independent

Thursday 18 July 2019

Drogheda's welcome was fit for a prince

Hubert Murphy

He came, he saw and he conquered. But unlike many princes of the past, he came in peace, almost with roses in hand, as Drogheda heralded the State visit of Prince Albert II of Monaco to the town last Friday.

A smiling prince was introduced to centuries of history in less than two hours, but perhaps above it all, he appreciated the many fond memories people shared of his parents, Prince Rainier and Princess Grace who visited the Boyneside in 1961.

Writing in the guest book towards the end of his visit, he remarked, ' 'In memory of visit to Drogheda and the inauguration of the Princess Grace Rose Garden and this wonderful exhibit of photographs from my parents' visit in '61 at Highlanes Gallery. This visit marks the closeness of the strong links between my family and Ireland, the very special memories of past visits and the everlasting friendship with the Irish people.'

His journey began that morning, arriving at a major biodiversity conference, organised by Philip McCabe,

There, he met students who showed off their projects and once again demonstrated his great interest in the planet and its future.

After lunch at the Boyne Valley Hotel, he was on the move again to the Rose garden at Dominick's Park and then to the Highlanes Gallery for more chat, comment and history.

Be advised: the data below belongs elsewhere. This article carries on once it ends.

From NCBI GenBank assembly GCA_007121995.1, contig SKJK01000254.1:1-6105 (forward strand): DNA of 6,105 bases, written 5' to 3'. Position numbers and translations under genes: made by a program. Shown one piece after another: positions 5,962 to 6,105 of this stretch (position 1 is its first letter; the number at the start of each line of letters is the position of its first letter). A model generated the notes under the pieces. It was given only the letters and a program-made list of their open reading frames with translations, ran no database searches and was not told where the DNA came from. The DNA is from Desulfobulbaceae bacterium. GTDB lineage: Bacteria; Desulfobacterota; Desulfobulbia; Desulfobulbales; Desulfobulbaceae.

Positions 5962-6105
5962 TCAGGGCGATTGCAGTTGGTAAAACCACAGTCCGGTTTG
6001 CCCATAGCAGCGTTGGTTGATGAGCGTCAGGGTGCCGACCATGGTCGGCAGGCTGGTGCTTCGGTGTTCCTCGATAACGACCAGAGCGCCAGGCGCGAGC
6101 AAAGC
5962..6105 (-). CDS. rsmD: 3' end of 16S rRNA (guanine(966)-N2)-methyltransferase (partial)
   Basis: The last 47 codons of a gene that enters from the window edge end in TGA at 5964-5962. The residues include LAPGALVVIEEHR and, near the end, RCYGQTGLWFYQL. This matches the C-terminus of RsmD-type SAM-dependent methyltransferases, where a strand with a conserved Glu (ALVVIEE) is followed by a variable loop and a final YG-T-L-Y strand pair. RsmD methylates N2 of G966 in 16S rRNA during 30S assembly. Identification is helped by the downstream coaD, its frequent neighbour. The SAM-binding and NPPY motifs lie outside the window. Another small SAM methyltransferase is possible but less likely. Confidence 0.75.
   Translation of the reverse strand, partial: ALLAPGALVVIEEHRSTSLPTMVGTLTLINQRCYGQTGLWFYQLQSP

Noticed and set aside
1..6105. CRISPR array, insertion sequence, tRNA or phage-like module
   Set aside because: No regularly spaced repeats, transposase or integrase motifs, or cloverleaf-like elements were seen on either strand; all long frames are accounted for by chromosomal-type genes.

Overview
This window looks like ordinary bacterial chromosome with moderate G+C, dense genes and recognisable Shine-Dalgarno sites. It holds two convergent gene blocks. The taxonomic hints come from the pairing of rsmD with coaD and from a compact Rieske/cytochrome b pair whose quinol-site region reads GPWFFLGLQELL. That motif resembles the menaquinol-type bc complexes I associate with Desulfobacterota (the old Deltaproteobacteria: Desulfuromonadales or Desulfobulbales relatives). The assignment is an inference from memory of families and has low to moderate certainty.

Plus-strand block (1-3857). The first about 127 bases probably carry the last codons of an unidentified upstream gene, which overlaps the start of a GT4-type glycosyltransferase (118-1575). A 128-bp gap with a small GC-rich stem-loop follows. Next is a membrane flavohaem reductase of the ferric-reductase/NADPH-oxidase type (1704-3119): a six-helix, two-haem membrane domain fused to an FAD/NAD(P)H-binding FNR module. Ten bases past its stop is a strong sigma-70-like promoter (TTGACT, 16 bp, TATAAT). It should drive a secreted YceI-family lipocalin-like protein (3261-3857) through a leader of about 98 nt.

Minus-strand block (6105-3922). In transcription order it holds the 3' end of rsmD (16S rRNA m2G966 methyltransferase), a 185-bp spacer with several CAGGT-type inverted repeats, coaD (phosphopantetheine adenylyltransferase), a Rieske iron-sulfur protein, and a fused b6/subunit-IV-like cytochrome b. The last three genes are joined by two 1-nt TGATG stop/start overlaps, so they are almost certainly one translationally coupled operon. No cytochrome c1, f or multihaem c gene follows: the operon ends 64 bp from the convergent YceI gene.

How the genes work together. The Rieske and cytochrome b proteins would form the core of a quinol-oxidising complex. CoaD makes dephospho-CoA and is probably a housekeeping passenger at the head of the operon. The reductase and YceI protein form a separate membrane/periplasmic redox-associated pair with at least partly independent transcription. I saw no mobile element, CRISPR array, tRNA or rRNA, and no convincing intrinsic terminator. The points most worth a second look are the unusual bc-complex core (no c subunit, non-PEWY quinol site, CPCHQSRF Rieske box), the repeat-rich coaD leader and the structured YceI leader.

There, Aoife Ruane from the Highlanes allowed close access to the Mace and Sword, the prince clearly taken wih the experience.

He also viewed the images of Drogheda and the stunning works of Nano Reid.

And while security, led by Supt Andrew Watters, was tight, the prince showed his 'man of the people' attitude, almost rushing to shake endless hands, from the likes of the St Joseph's BLOOM students to the crowds that greeted him in Laurence's Street.

'It is with great joy and emotion that I return to Ireland, a place very close and dear to my heart and the birthplace of my mother's family,' he stated.

He said the creation of the rose garden was a wonderful tribute to his beloved mother in the heart of the 'city of Drogheda'.

He said nothing could be more suitable than a rose garden, because she loved roses and nature.

He said he would be 'infinitely grateful' for the gesture from Mayor Pio Smith, the council and designer Paul Martin.

The prince felt it would be a 'lasting memory' between Ireland and Monaco and he revealed that he would love to come back to Drogheda soon.

Drogheda Independent

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